Arnold was a trust-busting lawyer who also fought for taxation by private organization. But it’s his phenomenal sense of humor and disdain for empty discourse that blows me away. Take the subheading of Chapter Three, “in which it is explained how the great sciences of law and economics and the little imaginary people (!!) who are supposed to be guided by these sciences affect the daily lives of those who make, distribute, and consume our goods.” (My italics and exclamation points of joy.) Or this eerily relevant heading on corporations: “In which is explained the doctrine of vicarious atonement through which the debts of an industrial corporation are forgiven.” Best of all, check out his analysis of the word ‘justice’: “Since justice is a nice word, we refuse to apply it to people who are struggling for things we do not like. The pacifist will refuse to admit that any war can be a war for justice. The born fighter will say that men who refuse to fight for justice do not really care for justice at all… these arguments never get anywhere in persuading the other side. However, they perform a real function in bolstering up the morale of the side on which they are used. The trick is to find a pair of polar words, in which the nice word justifies your own position and the bad word is applied to the other fellow.” Thurman W. Arnold for president, I say! Vote Arnold! $7.50 for this vintage book chosen by H.L. Mencken as one of the three best books he read in 1936.
Hopefully all this has started you thinking about elections in general. Perhaps the last “wartime” election, or current candidates constant references to the war on terror have you bristling at the way politicians use fear and national turmoil to further their own political ends. Rest assured, little has changed. In this weeks Affordable and Interesting selection, John C. Waugh narrates the greatest wartime election of all in 1864.
Reelecting Lincoln: The Battle For the 1864 Presidency is filled with illuminating anecdotes and quotes. Take this effort at bipartisan dialogue: “Now that the election is over, may not all, having a common interest, re-unite in a common effort, to save our common country? For my own part I have striven, and shall strive to avoid placing any obstacle in the way. So long as I have been here I have not willingly planted a thorn in any man’s bosom…May I ask those who have not differed with me, to join with me, in this same spirit towards those who have?” Nice, Abe. You decide the proportions, dear blog reader: tautologies ( %), platitudes ( %), catch-phrases ( %). Not much has changed, it seems, except Lincoln did it all a good bit more eloquently. For a mere $4.50, you can check it out yourself.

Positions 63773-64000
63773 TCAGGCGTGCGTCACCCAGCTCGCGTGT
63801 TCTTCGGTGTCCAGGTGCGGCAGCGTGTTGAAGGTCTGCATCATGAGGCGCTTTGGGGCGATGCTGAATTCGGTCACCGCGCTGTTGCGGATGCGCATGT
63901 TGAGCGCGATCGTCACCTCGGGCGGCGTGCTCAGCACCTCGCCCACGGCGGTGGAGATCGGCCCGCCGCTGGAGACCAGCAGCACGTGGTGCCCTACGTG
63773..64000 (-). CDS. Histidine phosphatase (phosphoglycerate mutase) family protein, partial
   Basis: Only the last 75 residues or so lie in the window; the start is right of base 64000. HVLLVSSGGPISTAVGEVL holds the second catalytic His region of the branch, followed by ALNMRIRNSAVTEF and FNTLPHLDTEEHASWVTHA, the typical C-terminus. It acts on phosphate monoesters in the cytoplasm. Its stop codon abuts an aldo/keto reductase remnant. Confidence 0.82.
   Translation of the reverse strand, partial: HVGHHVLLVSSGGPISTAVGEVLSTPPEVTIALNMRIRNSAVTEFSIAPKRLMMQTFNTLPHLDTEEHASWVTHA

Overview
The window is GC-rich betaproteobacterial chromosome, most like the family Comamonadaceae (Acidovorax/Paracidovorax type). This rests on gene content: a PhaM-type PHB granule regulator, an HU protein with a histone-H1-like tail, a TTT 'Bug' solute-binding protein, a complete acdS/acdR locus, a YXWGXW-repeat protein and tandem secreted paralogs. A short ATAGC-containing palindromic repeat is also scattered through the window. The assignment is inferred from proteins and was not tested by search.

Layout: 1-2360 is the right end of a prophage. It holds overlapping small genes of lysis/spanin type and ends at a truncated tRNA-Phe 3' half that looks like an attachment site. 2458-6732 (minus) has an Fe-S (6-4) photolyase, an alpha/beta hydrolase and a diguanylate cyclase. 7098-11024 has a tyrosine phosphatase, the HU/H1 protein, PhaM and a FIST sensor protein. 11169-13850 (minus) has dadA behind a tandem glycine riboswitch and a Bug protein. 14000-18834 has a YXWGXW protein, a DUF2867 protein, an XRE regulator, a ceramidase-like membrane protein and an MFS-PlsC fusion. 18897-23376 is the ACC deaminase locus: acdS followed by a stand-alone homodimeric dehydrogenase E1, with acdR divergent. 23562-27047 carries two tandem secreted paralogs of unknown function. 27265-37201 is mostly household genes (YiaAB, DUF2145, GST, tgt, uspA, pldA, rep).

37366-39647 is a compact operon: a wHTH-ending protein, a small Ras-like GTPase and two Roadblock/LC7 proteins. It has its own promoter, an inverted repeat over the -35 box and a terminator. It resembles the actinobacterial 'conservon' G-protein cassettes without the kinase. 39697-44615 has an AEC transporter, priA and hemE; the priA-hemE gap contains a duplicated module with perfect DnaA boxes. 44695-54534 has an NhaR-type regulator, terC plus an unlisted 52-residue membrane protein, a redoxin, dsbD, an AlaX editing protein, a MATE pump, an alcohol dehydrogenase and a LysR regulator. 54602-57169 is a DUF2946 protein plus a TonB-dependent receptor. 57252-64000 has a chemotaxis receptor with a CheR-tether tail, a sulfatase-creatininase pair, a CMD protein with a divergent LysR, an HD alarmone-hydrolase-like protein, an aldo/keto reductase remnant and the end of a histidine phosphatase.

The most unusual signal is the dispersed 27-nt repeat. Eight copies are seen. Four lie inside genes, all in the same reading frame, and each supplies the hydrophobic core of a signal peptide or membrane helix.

So let’s go back even further. This week’s Collectible is a leather bound Easton Press edition of The Prince, by Machiavelli.
Leather bound, silk page marker, and gilt decorations, all for $35. Let’s see what he has to say about how princes (and presidents) should conduct themselves: “Every one understands how praiseworthy it is in a Prince to keep faith, and to live uprightly and not craftily. Nevertheless, we see from what has taken place in our own days that Princes who have set little store by their word, but have known how to overreach men by their cunning, have accomplished great things, and in the end got the better of those who trusted to honest dealing. Be it known, then, that there are two ways of contending, one in accordance with the laws, the other by force; the first of which is proper to men, the second to beasts. But since the first method is often ineffectual, it becomes necessary to resort to the second.”
Looks like politicians may have been doing their reading after all. From O’Gara and Wilson, this is Alan, over and out.